Samaneh Roghani. Solo Prize 2019. Photo Søren Rønholt

Solo Award Winner 2019 – Samaneh Roghani (IR)

Artist talk with the Solo Prize winner on Wednesday 6 February at 17:00 in Kunsthal Charlottenborg's cinema (free entrance). The talk takes place in English and is directed by Thomas Lindvig, visual artist and chairman of the Charlottenborg Foundation.

The jury has chosen to point to the Iranian artist Samaneh Roghani (born 1984) as the recipient of this year's Solo Prize for the work Barzakh (Limbo). Roghani has created a particularly important work that works innovatively with the media of the work (video, sculpture, installation) and, above all, the ability to make the artist's personal story touching, relevant and important. A unanimous jury was enthened by her ability to work formally and spatially while linking this convincingly and unrecoustly to the statement and content of the work.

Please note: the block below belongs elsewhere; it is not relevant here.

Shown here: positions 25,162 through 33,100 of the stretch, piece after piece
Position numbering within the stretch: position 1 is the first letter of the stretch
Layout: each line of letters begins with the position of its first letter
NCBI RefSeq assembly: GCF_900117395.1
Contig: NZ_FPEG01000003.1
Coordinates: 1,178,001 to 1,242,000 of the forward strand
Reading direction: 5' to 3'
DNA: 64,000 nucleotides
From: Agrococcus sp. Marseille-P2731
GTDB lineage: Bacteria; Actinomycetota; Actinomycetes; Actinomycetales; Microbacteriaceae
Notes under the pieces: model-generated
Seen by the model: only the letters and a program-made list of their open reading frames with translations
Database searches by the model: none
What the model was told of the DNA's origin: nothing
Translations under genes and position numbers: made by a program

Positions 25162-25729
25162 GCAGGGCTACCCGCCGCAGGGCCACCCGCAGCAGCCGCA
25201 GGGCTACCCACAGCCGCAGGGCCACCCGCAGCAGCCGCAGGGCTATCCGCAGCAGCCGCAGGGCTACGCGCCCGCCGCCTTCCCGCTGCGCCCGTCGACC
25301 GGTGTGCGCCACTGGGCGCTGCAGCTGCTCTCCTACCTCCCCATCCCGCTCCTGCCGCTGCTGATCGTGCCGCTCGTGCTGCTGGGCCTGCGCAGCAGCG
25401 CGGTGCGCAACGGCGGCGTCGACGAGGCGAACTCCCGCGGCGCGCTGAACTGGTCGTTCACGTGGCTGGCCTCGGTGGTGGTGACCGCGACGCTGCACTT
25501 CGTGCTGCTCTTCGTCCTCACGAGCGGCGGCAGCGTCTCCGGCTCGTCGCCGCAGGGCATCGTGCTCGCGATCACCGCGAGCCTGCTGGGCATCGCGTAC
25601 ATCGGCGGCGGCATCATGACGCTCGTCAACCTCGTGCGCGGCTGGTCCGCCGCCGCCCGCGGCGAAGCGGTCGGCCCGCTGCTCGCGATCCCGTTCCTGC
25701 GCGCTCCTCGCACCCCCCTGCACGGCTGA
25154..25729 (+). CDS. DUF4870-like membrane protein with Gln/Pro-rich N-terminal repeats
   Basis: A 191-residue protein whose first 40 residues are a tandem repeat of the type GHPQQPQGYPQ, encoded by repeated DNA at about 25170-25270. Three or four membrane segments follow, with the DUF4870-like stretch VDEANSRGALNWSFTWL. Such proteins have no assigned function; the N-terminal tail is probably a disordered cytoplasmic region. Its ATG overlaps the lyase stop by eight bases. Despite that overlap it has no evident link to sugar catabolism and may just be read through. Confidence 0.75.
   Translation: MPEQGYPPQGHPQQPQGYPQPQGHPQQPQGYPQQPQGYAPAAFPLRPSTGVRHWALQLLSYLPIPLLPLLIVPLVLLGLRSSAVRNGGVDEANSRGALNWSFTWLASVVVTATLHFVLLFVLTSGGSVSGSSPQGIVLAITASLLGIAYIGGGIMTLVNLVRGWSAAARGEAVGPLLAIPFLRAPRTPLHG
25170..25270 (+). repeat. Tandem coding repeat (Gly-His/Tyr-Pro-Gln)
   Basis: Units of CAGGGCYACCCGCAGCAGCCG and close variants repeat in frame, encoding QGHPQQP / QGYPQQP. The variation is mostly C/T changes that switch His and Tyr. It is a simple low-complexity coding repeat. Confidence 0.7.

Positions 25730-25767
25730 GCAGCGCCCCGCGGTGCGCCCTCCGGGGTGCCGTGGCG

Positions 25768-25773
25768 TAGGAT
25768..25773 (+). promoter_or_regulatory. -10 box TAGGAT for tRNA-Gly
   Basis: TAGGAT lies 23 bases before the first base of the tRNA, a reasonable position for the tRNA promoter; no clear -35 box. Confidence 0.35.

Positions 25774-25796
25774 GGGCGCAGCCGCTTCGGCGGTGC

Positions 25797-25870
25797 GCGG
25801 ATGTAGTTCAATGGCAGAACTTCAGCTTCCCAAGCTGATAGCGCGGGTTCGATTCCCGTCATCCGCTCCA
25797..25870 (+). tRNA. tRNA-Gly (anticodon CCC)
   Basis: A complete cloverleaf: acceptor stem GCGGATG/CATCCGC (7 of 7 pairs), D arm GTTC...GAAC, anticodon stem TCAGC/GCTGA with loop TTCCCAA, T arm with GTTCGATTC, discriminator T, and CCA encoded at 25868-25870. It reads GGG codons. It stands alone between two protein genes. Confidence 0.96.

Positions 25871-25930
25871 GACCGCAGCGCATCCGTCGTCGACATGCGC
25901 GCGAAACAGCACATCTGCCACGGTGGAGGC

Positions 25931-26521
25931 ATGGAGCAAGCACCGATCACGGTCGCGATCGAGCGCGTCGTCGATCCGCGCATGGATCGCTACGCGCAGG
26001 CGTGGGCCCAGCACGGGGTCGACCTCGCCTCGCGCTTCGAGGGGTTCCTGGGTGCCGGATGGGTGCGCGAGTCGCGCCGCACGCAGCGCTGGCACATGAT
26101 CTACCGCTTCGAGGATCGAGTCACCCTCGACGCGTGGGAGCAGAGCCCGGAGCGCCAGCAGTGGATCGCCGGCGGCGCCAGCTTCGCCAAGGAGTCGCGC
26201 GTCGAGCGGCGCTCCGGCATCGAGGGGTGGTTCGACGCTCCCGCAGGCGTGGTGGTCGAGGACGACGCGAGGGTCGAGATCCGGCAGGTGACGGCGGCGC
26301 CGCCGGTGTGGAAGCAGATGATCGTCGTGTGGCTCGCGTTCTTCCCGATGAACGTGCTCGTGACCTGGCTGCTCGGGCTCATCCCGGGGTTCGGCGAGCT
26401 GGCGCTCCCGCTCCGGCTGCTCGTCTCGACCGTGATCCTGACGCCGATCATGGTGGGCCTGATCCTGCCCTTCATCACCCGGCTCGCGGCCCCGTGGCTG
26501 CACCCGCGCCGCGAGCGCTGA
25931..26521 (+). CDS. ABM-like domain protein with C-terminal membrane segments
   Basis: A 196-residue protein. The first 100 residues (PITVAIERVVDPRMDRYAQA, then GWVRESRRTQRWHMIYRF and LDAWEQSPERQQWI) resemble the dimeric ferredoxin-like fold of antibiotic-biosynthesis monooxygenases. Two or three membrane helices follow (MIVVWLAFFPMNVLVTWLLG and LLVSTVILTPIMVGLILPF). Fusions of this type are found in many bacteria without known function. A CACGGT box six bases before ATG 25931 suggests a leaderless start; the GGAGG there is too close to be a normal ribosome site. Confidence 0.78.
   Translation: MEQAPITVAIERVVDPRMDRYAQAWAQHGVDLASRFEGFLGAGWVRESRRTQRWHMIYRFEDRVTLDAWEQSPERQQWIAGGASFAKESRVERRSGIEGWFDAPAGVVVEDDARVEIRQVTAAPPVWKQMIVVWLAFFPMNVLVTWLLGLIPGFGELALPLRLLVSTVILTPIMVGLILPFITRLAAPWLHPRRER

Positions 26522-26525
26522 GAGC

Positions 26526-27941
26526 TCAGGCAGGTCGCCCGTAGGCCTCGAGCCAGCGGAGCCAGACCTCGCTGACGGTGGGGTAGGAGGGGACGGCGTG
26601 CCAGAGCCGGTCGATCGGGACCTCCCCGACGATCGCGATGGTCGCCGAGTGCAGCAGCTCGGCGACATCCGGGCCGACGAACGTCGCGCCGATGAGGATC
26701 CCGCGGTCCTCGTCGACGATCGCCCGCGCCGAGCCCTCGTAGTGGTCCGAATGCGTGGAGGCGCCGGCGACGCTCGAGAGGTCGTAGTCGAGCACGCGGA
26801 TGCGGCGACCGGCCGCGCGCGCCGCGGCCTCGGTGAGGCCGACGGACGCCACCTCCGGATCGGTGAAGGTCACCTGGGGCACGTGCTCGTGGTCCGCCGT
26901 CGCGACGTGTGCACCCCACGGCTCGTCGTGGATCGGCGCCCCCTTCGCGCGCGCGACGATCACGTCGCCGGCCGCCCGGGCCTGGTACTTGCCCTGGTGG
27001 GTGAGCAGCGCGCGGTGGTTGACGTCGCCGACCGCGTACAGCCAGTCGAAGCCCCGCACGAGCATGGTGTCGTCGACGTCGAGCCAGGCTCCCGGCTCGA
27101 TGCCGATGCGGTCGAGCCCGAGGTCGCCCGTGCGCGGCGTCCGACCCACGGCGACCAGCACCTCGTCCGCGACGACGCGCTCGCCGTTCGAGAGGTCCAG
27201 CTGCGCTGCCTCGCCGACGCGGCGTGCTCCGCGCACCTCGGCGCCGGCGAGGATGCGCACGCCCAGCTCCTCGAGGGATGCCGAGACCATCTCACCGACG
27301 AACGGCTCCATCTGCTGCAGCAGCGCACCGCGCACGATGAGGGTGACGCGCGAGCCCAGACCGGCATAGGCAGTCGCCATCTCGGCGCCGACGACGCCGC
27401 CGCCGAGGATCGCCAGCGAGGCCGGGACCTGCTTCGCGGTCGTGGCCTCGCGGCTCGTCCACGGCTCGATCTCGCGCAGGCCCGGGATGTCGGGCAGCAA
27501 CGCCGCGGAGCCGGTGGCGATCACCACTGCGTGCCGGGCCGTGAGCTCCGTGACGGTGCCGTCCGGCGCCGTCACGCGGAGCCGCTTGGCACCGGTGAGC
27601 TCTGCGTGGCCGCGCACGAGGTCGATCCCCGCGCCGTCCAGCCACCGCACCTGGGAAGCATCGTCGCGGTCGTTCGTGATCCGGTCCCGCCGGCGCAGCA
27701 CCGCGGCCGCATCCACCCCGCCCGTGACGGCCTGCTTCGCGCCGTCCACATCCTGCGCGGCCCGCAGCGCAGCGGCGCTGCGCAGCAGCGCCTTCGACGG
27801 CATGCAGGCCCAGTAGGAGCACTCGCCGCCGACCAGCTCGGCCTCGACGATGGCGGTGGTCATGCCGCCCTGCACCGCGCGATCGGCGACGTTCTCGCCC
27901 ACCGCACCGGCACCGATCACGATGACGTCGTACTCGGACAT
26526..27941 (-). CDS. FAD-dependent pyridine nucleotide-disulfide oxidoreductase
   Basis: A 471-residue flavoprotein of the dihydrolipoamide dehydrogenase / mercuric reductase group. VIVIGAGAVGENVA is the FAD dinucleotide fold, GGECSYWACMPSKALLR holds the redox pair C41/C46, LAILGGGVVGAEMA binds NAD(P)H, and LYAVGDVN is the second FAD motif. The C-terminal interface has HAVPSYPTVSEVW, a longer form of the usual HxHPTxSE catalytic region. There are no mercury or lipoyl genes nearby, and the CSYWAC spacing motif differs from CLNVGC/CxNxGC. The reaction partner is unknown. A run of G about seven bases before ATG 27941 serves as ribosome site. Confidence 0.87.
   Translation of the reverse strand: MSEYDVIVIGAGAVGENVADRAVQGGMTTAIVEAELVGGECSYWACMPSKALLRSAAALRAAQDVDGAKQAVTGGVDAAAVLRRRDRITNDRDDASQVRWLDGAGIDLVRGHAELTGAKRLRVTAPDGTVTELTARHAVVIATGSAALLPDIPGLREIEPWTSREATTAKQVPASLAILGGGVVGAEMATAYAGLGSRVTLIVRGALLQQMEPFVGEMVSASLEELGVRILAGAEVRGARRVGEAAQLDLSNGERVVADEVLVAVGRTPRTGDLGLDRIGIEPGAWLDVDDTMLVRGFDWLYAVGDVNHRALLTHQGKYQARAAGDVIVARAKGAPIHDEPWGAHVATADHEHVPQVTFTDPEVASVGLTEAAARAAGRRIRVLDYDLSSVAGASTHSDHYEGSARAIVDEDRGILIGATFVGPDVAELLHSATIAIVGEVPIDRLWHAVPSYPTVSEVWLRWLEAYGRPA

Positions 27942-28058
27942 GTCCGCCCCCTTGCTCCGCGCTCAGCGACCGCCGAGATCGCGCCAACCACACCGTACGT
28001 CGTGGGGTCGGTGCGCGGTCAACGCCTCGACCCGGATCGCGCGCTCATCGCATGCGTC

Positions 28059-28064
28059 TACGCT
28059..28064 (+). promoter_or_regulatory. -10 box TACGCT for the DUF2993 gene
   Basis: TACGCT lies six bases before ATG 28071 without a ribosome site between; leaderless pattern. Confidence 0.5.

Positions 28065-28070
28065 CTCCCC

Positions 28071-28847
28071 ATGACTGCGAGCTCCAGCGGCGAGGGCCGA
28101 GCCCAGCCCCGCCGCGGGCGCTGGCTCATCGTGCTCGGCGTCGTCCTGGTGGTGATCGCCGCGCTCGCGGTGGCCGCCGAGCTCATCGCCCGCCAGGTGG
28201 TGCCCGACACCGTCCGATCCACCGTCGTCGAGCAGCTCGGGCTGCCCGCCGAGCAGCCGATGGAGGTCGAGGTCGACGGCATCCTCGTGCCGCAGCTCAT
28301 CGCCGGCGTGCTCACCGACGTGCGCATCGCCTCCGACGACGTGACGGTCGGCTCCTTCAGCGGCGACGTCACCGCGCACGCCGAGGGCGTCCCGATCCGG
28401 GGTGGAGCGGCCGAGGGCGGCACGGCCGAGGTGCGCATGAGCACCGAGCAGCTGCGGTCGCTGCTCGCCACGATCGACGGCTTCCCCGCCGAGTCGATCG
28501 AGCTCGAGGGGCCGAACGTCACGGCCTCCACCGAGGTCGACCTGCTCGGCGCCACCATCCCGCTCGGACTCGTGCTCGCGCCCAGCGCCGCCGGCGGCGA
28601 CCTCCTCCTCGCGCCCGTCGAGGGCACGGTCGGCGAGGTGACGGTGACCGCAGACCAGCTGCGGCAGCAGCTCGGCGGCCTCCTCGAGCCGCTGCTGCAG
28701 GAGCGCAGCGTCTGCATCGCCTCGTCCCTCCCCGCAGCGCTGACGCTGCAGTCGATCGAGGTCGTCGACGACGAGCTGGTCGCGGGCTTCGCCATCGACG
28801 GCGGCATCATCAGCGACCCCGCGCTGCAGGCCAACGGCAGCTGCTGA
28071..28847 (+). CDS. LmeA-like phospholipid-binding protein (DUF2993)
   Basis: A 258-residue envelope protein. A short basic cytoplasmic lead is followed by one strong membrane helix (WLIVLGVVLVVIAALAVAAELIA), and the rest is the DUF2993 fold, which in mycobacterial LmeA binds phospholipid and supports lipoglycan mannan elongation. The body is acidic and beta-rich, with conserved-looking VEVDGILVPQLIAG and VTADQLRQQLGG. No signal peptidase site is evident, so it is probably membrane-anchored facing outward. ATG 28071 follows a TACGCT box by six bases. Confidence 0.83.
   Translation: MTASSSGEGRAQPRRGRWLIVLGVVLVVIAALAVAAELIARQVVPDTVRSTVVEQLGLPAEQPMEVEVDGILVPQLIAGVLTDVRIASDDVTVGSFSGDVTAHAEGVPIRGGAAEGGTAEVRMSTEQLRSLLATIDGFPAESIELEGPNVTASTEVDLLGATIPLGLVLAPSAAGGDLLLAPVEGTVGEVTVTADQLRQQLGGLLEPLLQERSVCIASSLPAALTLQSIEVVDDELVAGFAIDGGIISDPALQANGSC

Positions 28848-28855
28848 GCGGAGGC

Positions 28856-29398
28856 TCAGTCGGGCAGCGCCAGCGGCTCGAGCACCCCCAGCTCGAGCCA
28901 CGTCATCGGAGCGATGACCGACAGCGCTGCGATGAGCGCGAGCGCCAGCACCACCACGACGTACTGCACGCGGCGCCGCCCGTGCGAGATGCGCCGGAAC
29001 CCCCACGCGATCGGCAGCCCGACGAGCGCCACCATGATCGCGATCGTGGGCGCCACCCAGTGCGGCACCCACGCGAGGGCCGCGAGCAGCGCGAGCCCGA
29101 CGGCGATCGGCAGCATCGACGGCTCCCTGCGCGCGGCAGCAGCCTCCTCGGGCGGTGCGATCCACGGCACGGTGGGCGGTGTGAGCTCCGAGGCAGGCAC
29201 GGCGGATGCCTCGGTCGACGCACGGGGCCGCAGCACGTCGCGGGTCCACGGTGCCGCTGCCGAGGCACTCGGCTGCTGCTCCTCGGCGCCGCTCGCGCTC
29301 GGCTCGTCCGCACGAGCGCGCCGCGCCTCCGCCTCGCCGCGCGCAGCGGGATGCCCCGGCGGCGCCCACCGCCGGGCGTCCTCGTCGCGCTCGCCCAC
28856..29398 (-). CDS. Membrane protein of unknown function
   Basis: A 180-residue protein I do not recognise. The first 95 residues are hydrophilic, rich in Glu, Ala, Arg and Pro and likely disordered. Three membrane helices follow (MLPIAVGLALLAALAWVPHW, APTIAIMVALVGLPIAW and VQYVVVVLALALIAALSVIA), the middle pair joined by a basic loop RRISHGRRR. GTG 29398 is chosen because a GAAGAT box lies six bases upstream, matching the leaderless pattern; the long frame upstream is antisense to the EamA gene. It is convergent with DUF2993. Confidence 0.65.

The artist says of the work: "This work is about emigrating and the fact that a human being like me can leave his country to have a better life and freedom to protest against inequality and actually end up being the fear of doing just that."

The poignant narrative seems powerful because Roghani manages to translate his own private story into something general and significant. And she does it through a work in which the viewer experiences the theme close to his own body: through the long corridor where our shadows are included as part of the video image of people wandering. We pass a series of ropes (giving creepy associations to captivity and execution), but we also get past and about on the other side. It's a work that works immersively with space. Precisely because it incorporates the viewer's movement as part of his timeliness, the thoughtful and eerie side of the work only slowly meets us. It sneaks under our skin, so to speak, through the sensuous passage. It seems strong.

The work exemplifies the best of the Charlottenborg Spring Exhibition. It works gifted and securely across media video, sculpture and architecture in the form of a spatial installation, while the story's current relevance and sincerity touches us by virtue of the artist's sensibility and sense of the aesthetic field. It deserves all the awards it can get.

Anna Krogh, curator, Brandts - Museum of Art and Visual Culture